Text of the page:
Jussie Smollett, a black and openly gay actor, released a statement this morning after he was attacked while walking down the street in Chicago by two masked assailants that allegedly yelled racist and homophobic slurs while pouring a chemical substance, believed to be bleach, on him and tying a noose around his neck; this was a week after Smollett received a threatening note. The attack is being investigated as a possible hate crime.
In his statement, Smollett wrote that, “as my family stated, these types of cowardly attacks are happening to my sisters, brothers and non-gender conforming siblings daily,” the actor said. “I am not and should not be looked upon as an isolated incident.” He also stated that “Despite [his] frustrations and deep concern with certain inaccuracies and misrepresentations that have been spread, [he] still believes that justice will be served.”
Smollett checked himself into Northwestern Hospital after the attack and has since been released. The Chicago Police Department stated that “detectives are currently working to gather video, identify potential witnesses and establish an investigative timeline,” but that at this point “no video of the alleged assailants or a vehicle has been discovered.”
Ellen Page addressed the attack on Jussie Smollett and argued that the Trump Administration is responsible for the increased hate crimes and violent attacks. She said, “If you are in a position of power and you hate people and you want to cause suffering to them, you go through the trouble, you spend your career trying to cause suffering, what do you think is going to happen?”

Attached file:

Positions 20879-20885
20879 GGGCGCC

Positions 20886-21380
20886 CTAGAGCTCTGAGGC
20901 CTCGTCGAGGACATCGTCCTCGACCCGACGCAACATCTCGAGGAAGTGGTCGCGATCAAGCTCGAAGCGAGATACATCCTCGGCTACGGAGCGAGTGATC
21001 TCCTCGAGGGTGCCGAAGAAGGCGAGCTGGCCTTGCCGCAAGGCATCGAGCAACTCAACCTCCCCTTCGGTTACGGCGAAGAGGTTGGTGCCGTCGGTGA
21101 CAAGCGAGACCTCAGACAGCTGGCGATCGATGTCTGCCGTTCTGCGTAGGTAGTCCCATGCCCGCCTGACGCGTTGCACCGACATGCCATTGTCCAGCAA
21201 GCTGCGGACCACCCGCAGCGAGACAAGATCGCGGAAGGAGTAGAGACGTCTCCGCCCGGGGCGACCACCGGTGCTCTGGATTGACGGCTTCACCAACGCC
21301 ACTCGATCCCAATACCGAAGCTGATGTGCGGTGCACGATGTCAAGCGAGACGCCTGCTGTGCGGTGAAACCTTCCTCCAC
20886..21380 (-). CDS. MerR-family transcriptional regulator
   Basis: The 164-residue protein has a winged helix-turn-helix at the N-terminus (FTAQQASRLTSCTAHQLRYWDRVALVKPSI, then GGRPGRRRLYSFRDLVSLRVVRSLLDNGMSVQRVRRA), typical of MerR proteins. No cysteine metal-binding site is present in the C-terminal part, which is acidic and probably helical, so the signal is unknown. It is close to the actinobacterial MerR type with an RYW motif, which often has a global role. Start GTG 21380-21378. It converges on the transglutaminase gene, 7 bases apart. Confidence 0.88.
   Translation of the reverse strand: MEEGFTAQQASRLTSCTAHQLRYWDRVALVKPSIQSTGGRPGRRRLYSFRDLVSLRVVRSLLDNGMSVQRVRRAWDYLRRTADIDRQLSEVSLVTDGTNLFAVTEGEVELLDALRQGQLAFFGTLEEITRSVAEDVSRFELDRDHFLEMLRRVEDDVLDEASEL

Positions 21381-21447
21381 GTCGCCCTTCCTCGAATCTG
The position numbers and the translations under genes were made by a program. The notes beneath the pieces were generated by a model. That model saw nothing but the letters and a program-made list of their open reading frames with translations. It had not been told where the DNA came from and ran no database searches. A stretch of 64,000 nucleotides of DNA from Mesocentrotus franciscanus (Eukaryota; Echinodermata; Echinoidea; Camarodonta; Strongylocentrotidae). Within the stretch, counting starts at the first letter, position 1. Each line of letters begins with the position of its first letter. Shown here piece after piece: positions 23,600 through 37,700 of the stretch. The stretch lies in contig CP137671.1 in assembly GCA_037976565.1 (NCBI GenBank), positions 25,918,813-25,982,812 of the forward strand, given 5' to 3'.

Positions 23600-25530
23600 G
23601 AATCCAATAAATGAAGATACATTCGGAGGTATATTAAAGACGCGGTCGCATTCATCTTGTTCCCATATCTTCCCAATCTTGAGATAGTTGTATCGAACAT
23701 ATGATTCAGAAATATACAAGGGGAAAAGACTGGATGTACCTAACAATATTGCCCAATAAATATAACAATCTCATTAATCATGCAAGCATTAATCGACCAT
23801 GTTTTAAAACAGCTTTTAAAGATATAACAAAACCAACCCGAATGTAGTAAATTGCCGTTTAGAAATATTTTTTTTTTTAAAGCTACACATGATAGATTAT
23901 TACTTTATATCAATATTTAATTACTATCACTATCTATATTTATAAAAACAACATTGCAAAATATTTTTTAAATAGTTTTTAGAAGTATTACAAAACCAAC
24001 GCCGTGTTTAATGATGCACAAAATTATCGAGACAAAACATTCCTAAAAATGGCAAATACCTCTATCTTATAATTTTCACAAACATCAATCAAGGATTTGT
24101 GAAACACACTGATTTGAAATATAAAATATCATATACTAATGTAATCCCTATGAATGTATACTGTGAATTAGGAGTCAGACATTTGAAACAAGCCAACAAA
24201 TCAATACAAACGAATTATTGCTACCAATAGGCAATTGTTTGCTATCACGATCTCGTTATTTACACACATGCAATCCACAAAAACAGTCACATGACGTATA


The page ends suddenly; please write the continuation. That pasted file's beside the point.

Right-wing violence, especially violence connected to white supremacy, has drastically increased since Donald Trump was elected as president. The number of terror attacks committed by right-wing extremists quadrupled between 2016 and 2017, according to the Center for Strategic and International Studies.
Since 2016, reported hate crimes have been on the rise, specifically towards the African American and Jewish communities. Per the FBI, 3 out of every 5 hate crimes targeted the victim’s race or ethnicity. In 2017, African Americans comprised 28% of all hate crime victims and hate crimes against the LGBTQ community have also risen by 3% since 2016.
Media Resources: The Grapevine 1/29/19; CNN 1/30/19, 11/14/16; CBS News 1/30/19; Feminist Newswire 11/23/16; NBC News 11/21/18, 11/14/18; Business Insider 1/24/19; Center for Strategic and International Studies 11/7/18; Buzzfeed 1/1/19; Washington Post 11/25/18